A pharmacological study of some Nigerian medicinal plants.

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Petroleum ether, dichloromethane, and 80% ethanol extracts of 15 plant species collected in Nigeria were screened for in vitro antibacterial, anti-inflammatory and antimalarial activities. Antibacterial activity was tested using the agar diffusion method, while the minimum inhibitory concentrations (MIC) of the active extracts were determined using the microtitre serial dilution method. Most antibacterial activity detected was against Gram-positive bacteria with Staphylococcus aureus being the most susceptible. The highest activity was found in petroleum ether and dichloromethane leaf extracts of Mallotus oppositifolius; petroleum ether, dichloromethane and ethanolic root extracts of Newbouldia laevis; and ethanolic root extracts of Morinda lucida and Canthium subcordatum. Against the Gram-negative bacterium Escherichia coli, the highest activity was found in dichloromethane leaf extracts of Newbouldia laevis, ethanolic root extracts of Phyllanthus amarus, Mallotus oppositifolius, and Canthium subcordatum. A total of 60 plant extracts were screened for antiplasmodial activity. A chloroquine sensitive strain of Plasmodium falciparum (D10) was used. In the assay, the parasite lactate dehydrogenase (pLDH) activity was used to measure parasite viability. About 11 extracts showed promising activity with an IC₅₀ ranging from 2.5 to 13.4 µg/ml. The petroleum ether leaf extract of Hyptis suaveolens had the highest activity (IC₅₀ = 2.5 µg/ml). The cyclooxygenase (COX-1 and COX-2) assays were used to test for anti-inflammatory activity. All the plant species, with the exception of Hedranthera barteri and Picralima nitida showed anti-inflammatory activity. Apart for a few ethanolic extracts, all the activities were recorded with petroleum ether and dichloromethane extracts. Employing bioassay-guided activity fractionation, an antibacterial anthraquinone identified as emodin was isolated from ethanolic root extract of Senna occidentalis. Although this compound had been isolated from other sources, this was the first report of isolation from Senna occidentalis. Using a similar approach a novel antimalarial diterpenoid was isolated from the petroleum ether leaves extract of Hyptis suaveolens. It had IC₅₀ of 0.1 µg/ml. This new compound is worthy of further investigation and may act as an important lead compound for future antimalarial drugs.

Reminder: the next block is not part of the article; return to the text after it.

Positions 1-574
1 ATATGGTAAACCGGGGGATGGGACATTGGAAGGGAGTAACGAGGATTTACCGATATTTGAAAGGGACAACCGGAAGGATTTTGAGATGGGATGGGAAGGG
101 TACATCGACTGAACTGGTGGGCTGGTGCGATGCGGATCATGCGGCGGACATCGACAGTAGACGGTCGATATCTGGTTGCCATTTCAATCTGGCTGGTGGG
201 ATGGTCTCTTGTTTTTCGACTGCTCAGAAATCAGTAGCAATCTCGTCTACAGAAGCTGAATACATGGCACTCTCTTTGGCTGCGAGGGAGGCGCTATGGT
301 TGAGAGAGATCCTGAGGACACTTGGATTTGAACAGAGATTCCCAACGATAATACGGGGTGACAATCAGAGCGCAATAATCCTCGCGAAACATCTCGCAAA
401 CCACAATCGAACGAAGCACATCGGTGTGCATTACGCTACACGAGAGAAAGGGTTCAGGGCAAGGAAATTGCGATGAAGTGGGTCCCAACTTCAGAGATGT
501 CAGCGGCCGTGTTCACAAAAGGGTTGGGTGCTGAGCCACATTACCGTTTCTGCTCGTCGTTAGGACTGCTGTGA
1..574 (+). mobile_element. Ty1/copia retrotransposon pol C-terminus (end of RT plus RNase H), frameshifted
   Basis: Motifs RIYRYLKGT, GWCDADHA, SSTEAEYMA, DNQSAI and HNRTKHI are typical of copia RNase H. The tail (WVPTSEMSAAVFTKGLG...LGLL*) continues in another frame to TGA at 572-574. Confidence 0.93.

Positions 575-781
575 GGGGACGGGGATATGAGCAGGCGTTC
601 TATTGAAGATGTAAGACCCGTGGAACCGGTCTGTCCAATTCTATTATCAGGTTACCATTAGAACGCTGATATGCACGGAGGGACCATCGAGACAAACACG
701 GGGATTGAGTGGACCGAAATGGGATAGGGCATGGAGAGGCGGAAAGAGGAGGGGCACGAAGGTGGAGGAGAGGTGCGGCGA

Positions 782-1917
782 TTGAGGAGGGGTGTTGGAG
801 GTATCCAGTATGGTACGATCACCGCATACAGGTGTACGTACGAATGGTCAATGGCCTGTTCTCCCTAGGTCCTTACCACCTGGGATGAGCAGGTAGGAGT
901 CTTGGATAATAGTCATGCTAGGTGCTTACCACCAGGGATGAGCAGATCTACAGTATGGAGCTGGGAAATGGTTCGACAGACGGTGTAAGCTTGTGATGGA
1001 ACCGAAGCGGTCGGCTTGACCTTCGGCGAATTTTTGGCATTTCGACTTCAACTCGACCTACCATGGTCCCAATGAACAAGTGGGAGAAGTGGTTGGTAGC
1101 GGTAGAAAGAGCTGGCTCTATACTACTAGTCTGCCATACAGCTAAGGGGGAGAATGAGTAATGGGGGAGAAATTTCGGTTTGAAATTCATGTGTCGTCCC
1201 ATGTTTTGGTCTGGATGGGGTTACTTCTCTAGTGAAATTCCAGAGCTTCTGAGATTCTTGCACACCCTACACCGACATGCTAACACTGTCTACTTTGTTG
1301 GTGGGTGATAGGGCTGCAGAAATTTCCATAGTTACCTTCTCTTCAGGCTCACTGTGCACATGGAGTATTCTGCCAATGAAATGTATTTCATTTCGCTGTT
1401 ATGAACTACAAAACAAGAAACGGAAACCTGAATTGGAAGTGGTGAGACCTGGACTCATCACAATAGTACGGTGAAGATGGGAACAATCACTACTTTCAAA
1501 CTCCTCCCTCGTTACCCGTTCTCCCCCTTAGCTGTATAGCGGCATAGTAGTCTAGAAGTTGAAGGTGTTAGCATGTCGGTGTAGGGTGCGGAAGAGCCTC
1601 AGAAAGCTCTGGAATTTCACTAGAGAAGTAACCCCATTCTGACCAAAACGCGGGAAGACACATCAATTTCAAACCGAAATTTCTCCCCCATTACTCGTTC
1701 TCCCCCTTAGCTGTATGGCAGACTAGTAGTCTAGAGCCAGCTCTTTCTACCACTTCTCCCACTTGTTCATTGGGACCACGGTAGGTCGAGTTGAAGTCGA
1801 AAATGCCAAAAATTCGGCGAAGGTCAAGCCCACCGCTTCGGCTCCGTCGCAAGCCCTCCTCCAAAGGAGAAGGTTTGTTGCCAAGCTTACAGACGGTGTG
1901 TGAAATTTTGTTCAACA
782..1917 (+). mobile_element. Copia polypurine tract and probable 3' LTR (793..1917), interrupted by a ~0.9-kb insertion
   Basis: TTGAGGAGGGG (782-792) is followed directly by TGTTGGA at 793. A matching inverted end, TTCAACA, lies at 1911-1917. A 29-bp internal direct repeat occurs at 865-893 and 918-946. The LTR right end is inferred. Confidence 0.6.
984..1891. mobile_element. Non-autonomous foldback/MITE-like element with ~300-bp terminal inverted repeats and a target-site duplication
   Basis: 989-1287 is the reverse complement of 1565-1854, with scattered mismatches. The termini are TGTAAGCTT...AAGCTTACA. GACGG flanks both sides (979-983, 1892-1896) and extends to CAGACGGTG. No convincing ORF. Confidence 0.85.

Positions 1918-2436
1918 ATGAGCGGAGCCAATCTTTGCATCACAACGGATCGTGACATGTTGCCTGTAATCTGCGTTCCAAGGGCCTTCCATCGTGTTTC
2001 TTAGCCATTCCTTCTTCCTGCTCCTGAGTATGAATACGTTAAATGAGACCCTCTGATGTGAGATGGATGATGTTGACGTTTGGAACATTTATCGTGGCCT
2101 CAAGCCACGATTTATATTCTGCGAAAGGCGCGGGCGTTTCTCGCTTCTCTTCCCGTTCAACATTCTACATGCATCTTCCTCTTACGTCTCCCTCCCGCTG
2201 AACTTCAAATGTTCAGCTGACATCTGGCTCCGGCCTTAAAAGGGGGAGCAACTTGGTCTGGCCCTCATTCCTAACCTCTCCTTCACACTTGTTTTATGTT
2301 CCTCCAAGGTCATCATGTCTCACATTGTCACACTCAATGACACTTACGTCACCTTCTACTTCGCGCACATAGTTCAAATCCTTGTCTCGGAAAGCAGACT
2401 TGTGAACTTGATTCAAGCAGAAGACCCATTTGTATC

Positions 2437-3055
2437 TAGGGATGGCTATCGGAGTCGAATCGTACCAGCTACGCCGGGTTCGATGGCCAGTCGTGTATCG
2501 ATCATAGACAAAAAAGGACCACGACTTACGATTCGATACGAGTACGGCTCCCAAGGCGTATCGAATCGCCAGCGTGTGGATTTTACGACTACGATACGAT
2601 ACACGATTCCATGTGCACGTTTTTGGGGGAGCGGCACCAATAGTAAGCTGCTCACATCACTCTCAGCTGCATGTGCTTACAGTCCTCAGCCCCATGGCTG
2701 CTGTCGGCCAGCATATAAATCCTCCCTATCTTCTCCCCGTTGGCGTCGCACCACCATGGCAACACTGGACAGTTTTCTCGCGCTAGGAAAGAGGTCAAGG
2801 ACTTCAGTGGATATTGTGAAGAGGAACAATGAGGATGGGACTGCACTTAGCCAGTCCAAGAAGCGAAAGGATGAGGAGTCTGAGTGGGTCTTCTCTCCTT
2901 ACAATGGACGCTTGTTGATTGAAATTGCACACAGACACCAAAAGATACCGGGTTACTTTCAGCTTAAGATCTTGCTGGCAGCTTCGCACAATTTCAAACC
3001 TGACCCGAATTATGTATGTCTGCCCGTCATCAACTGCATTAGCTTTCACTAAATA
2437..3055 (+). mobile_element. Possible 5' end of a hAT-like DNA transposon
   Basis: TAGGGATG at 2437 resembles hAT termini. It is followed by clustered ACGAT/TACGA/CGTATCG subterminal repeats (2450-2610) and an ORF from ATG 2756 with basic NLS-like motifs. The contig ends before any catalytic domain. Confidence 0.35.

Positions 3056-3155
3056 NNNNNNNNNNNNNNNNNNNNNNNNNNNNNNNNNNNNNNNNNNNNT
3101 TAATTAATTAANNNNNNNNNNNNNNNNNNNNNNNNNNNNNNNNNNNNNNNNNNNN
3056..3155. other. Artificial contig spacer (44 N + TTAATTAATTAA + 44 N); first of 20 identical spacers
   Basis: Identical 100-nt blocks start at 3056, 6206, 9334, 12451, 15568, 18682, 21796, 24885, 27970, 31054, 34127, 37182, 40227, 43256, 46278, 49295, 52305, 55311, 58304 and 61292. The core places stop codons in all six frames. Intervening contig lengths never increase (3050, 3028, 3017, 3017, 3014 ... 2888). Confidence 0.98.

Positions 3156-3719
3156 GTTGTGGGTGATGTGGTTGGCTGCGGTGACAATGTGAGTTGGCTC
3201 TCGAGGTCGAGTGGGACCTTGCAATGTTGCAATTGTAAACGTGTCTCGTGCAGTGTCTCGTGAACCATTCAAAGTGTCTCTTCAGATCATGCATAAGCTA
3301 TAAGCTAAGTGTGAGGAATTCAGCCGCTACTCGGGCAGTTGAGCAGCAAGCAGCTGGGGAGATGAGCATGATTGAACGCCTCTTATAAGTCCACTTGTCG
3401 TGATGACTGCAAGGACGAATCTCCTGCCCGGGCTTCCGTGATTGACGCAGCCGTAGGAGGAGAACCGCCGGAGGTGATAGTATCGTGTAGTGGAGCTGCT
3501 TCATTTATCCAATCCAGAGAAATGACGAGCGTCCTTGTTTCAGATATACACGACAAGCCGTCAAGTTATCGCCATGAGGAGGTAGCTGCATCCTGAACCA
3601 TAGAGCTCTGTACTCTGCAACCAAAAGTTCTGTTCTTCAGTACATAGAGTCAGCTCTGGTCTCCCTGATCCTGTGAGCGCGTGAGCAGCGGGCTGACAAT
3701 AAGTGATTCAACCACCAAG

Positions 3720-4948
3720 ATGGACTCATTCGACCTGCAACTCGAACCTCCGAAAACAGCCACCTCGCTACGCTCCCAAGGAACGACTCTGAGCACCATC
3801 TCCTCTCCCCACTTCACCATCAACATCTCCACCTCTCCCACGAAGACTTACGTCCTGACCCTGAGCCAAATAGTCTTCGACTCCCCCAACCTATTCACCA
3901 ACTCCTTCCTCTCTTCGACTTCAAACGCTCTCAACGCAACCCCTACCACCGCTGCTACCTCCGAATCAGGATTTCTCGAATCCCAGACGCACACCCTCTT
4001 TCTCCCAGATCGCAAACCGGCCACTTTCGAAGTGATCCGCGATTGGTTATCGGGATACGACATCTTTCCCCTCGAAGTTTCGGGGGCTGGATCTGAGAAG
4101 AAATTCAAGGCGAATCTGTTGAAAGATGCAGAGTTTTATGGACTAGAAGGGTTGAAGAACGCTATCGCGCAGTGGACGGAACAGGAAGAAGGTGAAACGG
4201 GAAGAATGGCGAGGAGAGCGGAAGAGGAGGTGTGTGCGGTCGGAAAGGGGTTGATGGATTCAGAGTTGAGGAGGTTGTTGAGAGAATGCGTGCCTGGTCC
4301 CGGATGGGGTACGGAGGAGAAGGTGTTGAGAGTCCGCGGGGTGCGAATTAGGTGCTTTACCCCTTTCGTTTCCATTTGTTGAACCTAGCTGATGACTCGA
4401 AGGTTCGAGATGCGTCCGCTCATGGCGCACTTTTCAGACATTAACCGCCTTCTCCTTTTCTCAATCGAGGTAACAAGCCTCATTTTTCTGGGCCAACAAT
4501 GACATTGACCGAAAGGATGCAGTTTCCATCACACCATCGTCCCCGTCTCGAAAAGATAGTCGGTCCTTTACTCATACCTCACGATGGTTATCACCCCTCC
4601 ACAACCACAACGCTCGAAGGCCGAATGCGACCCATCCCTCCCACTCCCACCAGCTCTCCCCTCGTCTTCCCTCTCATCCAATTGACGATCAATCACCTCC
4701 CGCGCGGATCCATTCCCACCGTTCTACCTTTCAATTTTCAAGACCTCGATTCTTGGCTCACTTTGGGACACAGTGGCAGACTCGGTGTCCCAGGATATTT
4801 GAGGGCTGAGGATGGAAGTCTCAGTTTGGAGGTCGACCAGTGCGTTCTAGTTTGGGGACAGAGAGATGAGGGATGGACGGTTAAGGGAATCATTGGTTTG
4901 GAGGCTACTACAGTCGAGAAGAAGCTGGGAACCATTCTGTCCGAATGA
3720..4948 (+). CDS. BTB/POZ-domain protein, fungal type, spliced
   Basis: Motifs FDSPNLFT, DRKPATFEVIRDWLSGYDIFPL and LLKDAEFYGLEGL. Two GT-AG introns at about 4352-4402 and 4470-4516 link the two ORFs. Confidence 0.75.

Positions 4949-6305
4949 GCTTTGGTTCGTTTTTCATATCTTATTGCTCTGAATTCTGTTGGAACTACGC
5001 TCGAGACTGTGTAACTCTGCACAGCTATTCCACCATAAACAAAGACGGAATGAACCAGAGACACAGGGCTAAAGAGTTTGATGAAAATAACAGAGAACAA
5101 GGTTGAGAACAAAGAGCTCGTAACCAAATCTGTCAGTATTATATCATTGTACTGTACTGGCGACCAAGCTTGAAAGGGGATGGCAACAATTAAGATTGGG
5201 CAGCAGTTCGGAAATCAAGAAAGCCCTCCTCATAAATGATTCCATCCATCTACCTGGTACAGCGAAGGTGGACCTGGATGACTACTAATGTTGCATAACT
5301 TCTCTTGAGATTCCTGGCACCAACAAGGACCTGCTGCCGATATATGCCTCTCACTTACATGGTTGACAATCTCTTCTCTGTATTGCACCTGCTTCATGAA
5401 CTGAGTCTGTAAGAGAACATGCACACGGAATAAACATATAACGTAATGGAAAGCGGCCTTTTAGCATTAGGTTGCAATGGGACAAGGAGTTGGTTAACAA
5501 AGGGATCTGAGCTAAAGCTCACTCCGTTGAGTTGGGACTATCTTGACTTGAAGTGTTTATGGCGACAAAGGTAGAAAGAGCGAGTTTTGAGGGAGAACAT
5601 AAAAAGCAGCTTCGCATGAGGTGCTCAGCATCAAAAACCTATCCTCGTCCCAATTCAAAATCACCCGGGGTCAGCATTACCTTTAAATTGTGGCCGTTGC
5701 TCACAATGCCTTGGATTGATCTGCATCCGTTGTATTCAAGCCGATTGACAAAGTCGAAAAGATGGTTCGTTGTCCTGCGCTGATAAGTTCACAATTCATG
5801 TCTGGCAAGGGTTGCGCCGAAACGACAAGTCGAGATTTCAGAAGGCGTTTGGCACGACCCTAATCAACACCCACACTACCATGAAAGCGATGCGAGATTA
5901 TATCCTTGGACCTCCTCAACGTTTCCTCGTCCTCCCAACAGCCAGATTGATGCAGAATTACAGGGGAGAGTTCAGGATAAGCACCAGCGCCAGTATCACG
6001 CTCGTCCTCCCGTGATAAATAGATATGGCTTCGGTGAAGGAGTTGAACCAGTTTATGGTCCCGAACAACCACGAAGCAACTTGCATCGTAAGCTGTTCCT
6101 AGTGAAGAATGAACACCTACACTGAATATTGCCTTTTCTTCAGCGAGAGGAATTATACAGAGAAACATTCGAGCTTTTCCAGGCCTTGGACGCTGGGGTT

Thesis (Ph.D.)-University of KwaZulu-Natal, 2005.


Medicinal plants--Nigeria., Traditional medicine--Nigeria., Pharmacology., Botany, Medical., Antibacterial agents., Anti-inflammatory agents., Antimalarials., Malaria--Research., Senna occidentalis., Hyptis suaveolens., Antiparasitic agents., Theses--Botany.